Trace’s mom is Italian, so the hire wasn’t entirely out of left field; and he has brought a certain Gulf Coast sensibility and know-how to a menu popping with robust flavors and delicate textures.

I loved the Italian-by-way-of-Louisiana thrills of sweet-potato agnolotti spangled with lumps of crabmeat and glossed with bright limoncello butter sauce. I swiped up every rich, startling spatter of powdered brown butter on the plate, too.

Cacio e pepe-style spaghetti with shaved black truffle was a lush, head-spinning, forest-funked dream, the strands of pasta cooked meticulously al dente. Yes, it’s 35 bucks. And yes, it can be split between two diners. I fell under the spell of the pure, autumnal fettuccine tossed with fava beans, butternut squash and hunks of a green squash from Louisiana’s famed Covey Rise Farms, one of Trace’s favorite suppliers. All light innocence at the top, the fettuccine gave way to a jumpy dice of pancetta and pecorino toward the bottom. Masterful stuff.

Ravioli hid large, soft shreds of Creole-roasted pheasant and rabbit, a stuffing so wonderful that even a shiny brown sauce with too much acid couldn’t subvert it much. For those inclined to put on the dog – an attitude that is encouraged here in everything from the prices, to the pointedly luxurious ingredients, to the phalanx of old-school, formally clad servers – one can summon up one’s own half lobster in a modernized Thermidor style, judiciously baked, lightly sauced, sided with squid-ink fettuccine and zapped with “Devil’s Kiss” chile pepper. It’s an indulgence at $39 but a good one.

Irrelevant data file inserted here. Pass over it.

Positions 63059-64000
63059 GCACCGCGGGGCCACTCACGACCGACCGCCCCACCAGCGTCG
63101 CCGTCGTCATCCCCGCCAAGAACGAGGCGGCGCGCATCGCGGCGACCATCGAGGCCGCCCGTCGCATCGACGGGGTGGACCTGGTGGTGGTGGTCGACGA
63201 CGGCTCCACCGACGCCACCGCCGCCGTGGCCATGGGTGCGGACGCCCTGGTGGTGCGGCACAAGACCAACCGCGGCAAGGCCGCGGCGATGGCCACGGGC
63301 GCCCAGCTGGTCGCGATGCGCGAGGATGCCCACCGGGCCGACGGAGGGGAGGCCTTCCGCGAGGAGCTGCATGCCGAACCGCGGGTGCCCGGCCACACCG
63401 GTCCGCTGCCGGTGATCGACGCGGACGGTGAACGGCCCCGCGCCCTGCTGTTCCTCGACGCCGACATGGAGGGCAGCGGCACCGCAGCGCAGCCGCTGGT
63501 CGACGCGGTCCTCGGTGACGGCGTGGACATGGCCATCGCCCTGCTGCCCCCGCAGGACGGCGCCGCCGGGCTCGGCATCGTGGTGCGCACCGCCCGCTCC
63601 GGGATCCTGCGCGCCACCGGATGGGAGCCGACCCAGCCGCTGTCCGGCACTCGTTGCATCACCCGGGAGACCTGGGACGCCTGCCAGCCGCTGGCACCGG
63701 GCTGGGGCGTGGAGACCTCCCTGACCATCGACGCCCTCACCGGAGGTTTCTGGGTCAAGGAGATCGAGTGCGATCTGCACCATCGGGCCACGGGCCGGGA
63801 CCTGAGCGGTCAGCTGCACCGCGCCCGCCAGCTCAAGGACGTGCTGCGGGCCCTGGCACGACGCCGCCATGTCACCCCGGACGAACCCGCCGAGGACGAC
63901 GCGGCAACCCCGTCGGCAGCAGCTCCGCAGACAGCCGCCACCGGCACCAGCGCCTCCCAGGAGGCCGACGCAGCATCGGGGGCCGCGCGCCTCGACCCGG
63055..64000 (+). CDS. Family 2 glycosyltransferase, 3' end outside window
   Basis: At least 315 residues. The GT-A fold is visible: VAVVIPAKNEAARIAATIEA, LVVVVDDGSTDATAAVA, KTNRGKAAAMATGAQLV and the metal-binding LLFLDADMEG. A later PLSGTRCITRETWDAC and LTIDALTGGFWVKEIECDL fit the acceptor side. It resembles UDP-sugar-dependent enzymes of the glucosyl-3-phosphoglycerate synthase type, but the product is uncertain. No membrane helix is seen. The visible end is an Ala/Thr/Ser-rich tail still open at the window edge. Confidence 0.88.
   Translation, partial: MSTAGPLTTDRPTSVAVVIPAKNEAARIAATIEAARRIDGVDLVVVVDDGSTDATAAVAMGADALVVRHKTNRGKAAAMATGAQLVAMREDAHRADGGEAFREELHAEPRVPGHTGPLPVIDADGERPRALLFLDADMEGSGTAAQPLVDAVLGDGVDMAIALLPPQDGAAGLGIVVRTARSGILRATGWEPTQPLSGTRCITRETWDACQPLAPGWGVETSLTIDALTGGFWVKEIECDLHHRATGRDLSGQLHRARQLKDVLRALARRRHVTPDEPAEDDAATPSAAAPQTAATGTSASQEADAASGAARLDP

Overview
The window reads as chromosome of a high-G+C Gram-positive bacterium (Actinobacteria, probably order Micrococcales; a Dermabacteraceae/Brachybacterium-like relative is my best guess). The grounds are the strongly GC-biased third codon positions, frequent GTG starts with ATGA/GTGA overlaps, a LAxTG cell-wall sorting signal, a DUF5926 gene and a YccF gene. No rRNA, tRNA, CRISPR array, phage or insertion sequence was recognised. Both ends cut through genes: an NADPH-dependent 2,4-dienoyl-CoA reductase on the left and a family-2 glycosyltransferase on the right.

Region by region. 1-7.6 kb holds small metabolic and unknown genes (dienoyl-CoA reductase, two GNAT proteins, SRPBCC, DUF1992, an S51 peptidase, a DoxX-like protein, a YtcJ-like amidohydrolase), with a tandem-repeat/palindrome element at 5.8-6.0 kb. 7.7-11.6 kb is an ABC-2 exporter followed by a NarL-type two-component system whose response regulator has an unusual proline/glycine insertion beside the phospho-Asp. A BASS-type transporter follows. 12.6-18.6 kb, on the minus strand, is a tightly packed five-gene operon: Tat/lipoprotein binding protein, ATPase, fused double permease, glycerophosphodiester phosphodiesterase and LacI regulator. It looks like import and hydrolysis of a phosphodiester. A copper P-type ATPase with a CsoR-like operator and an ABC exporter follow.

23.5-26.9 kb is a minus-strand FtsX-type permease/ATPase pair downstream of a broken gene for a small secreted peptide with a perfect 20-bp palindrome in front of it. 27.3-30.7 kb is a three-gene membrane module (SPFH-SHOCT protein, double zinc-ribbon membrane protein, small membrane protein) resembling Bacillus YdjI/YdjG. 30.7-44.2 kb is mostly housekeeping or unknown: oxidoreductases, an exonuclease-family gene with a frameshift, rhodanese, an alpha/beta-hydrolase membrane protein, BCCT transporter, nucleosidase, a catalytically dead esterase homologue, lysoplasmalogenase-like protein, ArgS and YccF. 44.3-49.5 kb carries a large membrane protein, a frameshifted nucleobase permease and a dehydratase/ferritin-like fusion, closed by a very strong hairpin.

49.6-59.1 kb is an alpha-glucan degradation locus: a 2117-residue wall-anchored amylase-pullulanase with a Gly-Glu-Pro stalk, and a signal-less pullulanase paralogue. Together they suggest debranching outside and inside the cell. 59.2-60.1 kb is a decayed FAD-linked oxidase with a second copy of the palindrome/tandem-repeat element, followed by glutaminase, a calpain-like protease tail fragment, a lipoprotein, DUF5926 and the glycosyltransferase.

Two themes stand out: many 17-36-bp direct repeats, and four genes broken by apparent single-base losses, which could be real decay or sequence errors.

The rest of Potente’s menu is not as uniformly strong as the pastas, but there are plenty of high points. Softly braised veal cheeks in Amarone with woodsy porcini mushroom risotto is one; fire-roasted sea bass with lump crab and citrus, surprisingly, is another, thanks to precise cooking and the surprise layering of coppa ham and pleasantly bitter greens. This may not be the kind of rigorously simple cooking one associates with fine Italian cuisine, but it’s engaging and Houston-appropriate.

So is Hill Country quail stuffed with fig and prosciutto, then given a lacquered sheen of Marsala wine and espresso. Or the inevitable bistecca and strip-steak cuts one must serve in an athlete-friendly hangout. (To see where Crane and his players dine, ask to peek into the enclosed “terrace” adjoining the dining room.)

I admired the crisp film of skin scudding across a branzino filet, with its blessedly simple accompaniments of roasted cherry tomatoes and cannellini beans, lit up by roasted garlic and olives. Alas, though, a $39 seafood stew of bass, crab meat, clams and shrimp was thwarted by an overly salty shellfish saffron broth. Like the ravioli sauce, the broth just needed a rethink.

Among the starters, the standout is an immaculate crudo of raw tuna with filaments of shaved, frozen foie gras, rich and seductive against the elemental fish. Caperberries and preserved lemon are the accessories that give the dish a little kick. Floyd happily admits the crudo is an homage to Eric Ripert’s celebrated pounded tuna carpaccio at Le Bernardin. It’s a fine one.

I was less taken with a too-sodden salad of shaved celery with fennel; and with fire-charred octopus that was a shade too dry the night I sampled it. Far better to gorge instead on the lovely white-bean purée served gratis with spongy house-made bread. Beautifully caramelized roasted garlic cloves and flash-fried baby artichokes make the spread even better.

Despite the predictable presence of prestige wines on the list, the prices are fairly reasonable, a Floyd hallmark. There are good selections by the glass, fastidiously served in excellent glassware. There is lots and lots of doting service by a veteran staff who have put in time at places such as Tony’s, Da Marco and Reef. There’s even a notably graceful apple tart for a suitable autumn dessert.